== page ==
Building Change One Brick at a Time in Haiti, China and Indonesia

You wouldn't think that a single brick would change the course of human events. But if you're thinking about how to make homes safer from earthquakes, a single brick or block can be the difference between life and death.
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You wouldn't think that a single brick would change the course of human events. Or a single block of concrete. But if you're thinking about how to make homes safer from earthquakes, a single brick or block can be the difference between life and death.

Dr. Elizabeth Hausler, founder of Build Change, has put a lot of thought into bricks and concrete as lifesaving materials. Elizabeth has an armload of degrees in engineering and she really understands how to make a good brick and a good concrete block. She's taking that knowledge around the world, to China, Haiti and Indonesia and she's using it to save lives.

When the Twin Towers fell on 9/11, Elizabeth realized she had to do something meaningful with her engineering savvy. "When I was watching the events unfold on September 11th, I just felt really compelled to use my engineering skills to benefit humanity," she told me in an interview.

On September 11 it so happened that she was trying to decide about applying for a Fulbright fellowship -- the deadline was upon her -- but the events of 9/11 focused her resolve. She applied. She got the fellowship. Then she traveled to India in 2002-2003 to learn what made one house earthquake-resistant while another fell. It was on that trip that she formulated the best ways to rebuild safer after a disaster and -- most importantly -- put long term change in place.


She called her program Build Change, and she has since taken it to China, Haiti, and Indonesia and helped thousands of homeowners create homes that are earthquake resistant. You want to know the secret to a seismically-safer house? Elizabeth learned that homeowners, builders and government officials needed to know more about the materials they were using. You could say they just needed to know how to make a better brick. It doesn't sound revolutionary, but when you change construction practices you change a culture, and you also create opportunities for people to make money and shelter themselves.

"We start out doing forensic engineering. Basically, after an earthquake, there are so many lessons that you can learn, just by looking at the buildings that collapsed and the buildings that didn't," Elizabeth said.

After she gathers this evidence she does something that more NGOs and aid groups are learning how to do. She listens. "Usually there's some expertise within the country about how to build an earthquake-resistant house," she told me. By talking to residents she can understand why the buildings collapsed and what local people can do to make new construction better. She's traveled the world to study the aftereffects of nine different earthquakes and "we see the reasons why buildings collapse in these kind of environments and the reasons why they stand up are pretty much the same in every place where we work." She's turned those reasons into a curriculum that can be taught to local engineers, builders and homeowners. A simple, symmetric layout for the home, strong connections between the building's elements, good bricks that are fully-fired and strong, and concrete that has enough cement in it and has been properly cured. Basic stuff. The genius in the method: It is teachable.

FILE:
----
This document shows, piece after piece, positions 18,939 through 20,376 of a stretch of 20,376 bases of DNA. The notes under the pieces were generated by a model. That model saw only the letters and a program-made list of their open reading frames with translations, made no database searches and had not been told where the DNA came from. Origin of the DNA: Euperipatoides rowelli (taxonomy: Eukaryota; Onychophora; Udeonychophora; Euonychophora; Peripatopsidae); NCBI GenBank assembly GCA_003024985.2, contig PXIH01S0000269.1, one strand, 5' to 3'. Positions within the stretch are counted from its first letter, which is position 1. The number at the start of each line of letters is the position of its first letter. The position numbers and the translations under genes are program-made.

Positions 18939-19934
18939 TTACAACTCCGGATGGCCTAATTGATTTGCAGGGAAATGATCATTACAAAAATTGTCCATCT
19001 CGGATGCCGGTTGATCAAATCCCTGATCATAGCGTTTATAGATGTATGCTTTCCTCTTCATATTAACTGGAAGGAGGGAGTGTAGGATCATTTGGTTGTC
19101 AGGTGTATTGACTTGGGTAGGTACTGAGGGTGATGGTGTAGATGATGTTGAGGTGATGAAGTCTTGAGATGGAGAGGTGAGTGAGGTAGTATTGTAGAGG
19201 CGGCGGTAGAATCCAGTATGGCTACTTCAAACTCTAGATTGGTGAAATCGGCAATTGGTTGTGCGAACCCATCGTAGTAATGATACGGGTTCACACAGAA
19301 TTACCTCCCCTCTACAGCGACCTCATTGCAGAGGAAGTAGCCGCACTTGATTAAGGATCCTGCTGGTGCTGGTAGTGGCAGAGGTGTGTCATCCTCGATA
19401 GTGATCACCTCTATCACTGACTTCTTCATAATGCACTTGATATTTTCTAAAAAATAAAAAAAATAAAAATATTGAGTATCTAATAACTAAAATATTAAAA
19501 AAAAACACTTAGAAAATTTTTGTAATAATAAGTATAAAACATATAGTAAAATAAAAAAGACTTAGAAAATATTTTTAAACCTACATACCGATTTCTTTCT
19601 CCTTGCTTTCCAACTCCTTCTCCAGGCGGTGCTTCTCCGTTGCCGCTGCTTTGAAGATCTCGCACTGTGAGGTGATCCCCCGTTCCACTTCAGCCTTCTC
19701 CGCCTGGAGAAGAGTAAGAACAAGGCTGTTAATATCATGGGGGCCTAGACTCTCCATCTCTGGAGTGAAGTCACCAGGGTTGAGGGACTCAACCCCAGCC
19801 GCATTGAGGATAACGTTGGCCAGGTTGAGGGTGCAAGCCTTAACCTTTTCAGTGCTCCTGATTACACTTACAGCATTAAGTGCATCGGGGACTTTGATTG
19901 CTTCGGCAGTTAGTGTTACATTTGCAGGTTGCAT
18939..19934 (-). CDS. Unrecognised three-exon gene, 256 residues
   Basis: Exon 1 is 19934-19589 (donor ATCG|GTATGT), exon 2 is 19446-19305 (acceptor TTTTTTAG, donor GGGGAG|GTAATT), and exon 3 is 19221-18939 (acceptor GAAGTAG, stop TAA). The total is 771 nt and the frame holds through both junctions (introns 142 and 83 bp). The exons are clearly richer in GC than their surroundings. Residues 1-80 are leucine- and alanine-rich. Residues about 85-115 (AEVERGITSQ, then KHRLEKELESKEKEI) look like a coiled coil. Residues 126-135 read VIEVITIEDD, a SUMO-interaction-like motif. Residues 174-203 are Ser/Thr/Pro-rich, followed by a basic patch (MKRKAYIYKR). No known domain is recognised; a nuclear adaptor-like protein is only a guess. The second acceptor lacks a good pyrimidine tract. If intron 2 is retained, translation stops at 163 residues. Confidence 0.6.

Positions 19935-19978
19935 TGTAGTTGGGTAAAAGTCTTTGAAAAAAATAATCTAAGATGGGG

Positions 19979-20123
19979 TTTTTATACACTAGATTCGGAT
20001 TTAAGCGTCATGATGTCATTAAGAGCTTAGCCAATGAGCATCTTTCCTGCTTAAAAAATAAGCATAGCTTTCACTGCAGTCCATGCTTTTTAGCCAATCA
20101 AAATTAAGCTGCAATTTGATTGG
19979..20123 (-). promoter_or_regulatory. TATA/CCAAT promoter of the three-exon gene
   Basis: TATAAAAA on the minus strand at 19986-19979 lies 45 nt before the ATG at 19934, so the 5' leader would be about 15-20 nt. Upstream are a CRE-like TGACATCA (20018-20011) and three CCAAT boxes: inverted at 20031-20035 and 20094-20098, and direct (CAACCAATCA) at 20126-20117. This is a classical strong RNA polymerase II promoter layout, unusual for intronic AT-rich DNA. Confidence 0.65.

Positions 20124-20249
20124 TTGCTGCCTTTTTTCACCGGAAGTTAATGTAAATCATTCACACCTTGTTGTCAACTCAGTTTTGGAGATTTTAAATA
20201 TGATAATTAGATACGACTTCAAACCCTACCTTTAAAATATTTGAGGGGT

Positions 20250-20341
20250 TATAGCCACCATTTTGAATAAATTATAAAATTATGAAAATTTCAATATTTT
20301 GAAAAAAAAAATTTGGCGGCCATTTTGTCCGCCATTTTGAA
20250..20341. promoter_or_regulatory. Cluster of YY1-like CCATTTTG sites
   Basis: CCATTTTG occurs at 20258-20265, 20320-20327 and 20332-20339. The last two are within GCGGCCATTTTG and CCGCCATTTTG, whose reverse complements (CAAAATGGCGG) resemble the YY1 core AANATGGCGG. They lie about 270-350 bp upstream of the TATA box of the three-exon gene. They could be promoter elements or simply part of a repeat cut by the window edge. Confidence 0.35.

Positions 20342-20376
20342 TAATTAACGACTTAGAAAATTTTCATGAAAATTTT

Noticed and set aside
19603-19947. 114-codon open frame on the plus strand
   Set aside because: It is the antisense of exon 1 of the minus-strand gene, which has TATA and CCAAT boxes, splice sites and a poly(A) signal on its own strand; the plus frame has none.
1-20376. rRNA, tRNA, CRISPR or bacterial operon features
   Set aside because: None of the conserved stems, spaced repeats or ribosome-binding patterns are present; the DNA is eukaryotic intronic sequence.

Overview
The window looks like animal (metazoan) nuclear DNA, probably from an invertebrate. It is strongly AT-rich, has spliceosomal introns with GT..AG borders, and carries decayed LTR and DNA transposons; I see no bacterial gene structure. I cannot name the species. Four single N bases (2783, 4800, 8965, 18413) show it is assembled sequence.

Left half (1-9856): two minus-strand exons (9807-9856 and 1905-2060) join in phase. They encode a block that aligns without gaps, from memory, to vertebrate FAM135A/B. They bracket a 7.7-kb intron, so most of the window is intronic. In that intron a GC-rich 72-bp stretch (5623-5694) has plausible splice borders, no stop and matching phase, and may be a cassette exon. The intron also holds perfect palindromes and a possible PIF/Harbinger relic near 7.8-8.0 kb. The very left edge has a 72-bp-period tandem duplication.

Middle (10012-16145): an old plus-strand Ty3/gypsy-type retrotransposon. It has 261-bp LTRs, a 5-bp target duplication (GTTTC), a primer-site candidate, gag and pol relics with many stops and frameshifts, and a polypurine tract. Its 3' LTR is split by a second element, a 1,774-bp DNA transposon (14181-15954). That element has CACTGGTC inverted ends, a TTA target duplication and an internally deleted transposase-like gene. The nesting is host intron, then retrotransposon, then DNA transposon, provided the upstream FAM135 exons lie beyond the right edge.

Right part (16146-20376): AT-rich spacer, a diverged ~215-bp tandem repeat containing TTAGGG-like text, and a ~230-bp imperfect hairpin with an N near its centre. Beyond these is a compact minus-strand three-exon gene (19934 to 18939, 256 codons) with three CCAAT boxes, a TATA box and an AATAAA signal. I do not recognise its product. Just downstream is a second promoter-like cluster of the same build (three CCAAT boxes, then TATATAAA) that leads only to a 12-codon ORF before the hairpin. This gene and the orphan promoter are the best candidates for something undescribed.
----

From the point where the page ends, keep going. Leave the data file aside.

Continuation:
"For example, in Haiti right now we have 42 Haitian engineers, architects and other construction professionals on our team who we've trained in the basics of earthquake-resistant design and construction, and now they go out and do training programs for us. We're trying to empower Haitian engineers to really drive the process themselves," Elizabeth said.


Build Change doesn't need to bring in new technology or new materials, because people would be less familiar with them and, anyway, they wouldn't be available in local shops. Instead, Build Change makes small, significant changes to existing building methods. In Indonesia, it was as simple as soaking the bricks in water before using them. That easy step strengthens the bond between bricks and mortar, which strengthens the entire wall. Making local construction methods and materials affordable also makes them adoptable by local people. No matter how smart your design idea is, its meaningless unless it can compete in local markets and people use it. Build Change has posted some impressive numbers: more than 18,350 safer houses, more than 2,800 builders educated through on-the-job training, and more than 3,000 engineers who know how to make a better brick, a solid concrete block, and a safer house.

Hear Elizabeth tell more about her story in the be global podcast.

Learn more about Build Change online. The organization is raising money to continue rebuilding in Haiti and you can use the Universal Giving Website to donate.

All images courtesy Build Change.

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